I have to offset that with that something. I’m coming into Citizens as a CEO; I’m doing what I should do. I’m standing back and doing a complete and comprehensive expensive review of the operation. I’m proposing to the board that we hire a key compensation design firm to help me look at every key expense in the organization. We are looking at all the expenses, there are two books over there with every expense every executive has had in the last four months. And I’ve gone through those personally and individually. We’re going through a complete organization review and we’re looking at a complete organization alignment. We’re looking at organization costs, looking at outsourcing services, looking at the use of contingency employees. We’re going through everything. I think that is my obligation. I need to make a commitment that we are operating the most efficient organization possible.

We have review standards and expense standards. We don’t have a control issue at Citizens. There are so many levels of control in the organization. So it is not control in my opinion, but it could be standards. So we’re looking at all the travel standards in place and are we applying the right controls to the standards while recognizing we are a public company and under this level of scrutiny.

The public has an unfavorable view of Citizens given the controversies over rates, coverage and expenses. How do you turn the public’s view when it comes to Citizens?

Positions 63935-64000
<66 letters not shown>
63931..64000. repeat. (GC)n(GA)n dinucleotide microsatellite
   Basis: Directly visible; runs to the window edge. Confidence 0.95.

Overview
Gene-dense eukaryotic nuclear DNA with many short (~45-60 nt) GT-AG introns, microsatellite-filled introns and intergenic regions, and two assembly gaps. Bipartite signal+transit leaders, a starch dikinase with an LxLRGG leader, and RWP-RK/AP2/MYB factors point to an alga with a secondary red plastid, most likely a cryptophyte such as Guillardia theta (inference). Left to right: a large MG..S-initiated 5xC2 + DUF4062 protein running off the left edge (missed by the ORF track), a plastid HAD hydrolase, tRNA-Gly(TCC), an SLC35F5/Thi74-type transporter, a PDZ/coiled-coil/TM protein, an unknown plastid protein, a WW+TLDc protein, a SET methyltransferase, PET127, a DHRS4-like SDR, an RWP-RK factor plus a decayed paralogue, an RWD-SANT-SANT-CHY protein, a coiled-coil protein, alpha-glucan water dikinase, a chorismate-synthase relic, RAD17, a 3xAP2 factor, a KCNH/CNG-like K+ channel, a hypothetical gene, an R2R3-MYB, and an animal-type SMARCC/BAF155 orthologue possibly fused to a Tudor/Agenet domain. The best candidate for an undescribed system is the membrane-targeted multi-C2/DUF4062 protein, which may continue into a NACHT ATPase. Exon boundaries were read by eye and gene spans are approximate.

The broader issue is trust. It doesn’t matter if it is the mitigation issue or whether its international travel, it doesn’t matter if it is about sinkholes or sinkhole claims. We need to communicate far more effectively with consumers, with our policyholders, with our potential policyholders, with legislators, and with the cabinet. We just need to do a better job. Because we recognize that many of the actions we take are misunderstood or they are simply not known. The logic behind some of our decisions has simply not been communicated, which is why we are implementing a comprehensive communication plan. But we have to do a much better job than we have done in the past because we are under a microscope.

Right now Citizens is placing an emphasis on depopulation. Historically, the depopulation process has been controversial, especially among the public, who have seen a number of large companies that assumed policies later collapse due to hurricane losses. How do you win the public’s trust?